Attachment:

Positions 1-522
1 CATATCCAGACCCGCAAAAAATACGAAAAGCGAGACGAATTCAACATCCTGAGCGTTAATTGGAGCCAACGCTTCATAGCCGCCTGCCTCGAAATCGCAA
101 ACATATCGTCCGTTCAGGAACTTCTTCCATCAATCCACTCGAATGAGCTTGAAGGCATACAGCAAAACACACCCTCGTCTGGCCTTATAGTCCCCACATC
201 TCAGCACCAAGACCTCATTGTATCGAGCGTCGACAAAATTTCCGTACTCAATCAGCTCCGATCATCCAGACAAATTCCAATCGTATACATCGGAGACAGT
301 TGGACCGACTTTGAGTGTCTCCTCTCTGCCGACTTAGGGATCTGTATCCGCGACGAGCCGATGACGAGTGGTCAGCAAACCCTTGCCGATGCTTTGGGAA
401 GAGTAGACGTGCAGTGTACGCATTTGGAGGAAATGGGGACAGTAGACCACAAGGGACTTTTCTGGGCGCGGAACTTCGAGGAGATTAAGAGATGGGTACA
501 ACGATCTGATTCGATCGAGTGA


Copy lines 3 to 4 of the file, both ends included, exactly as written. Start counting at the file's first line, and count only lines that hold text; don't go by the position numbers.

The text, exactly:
101 ACATATCGTCCGTTCAGGAACTTCTTCCATCAATCCACTCGAATGAGCTTGAAGGCATACAGCAAAACACACCCTCGTCTGGCCTTATAGTCCCCACATC
201 TCAGCACCAAGACCTCATTGTATCGAGCGTCGACAAAATTTCCGTACTCAATCAGCTCCGATCATCCAGACAAATTCCAATCGTATACATCGGAGACAGT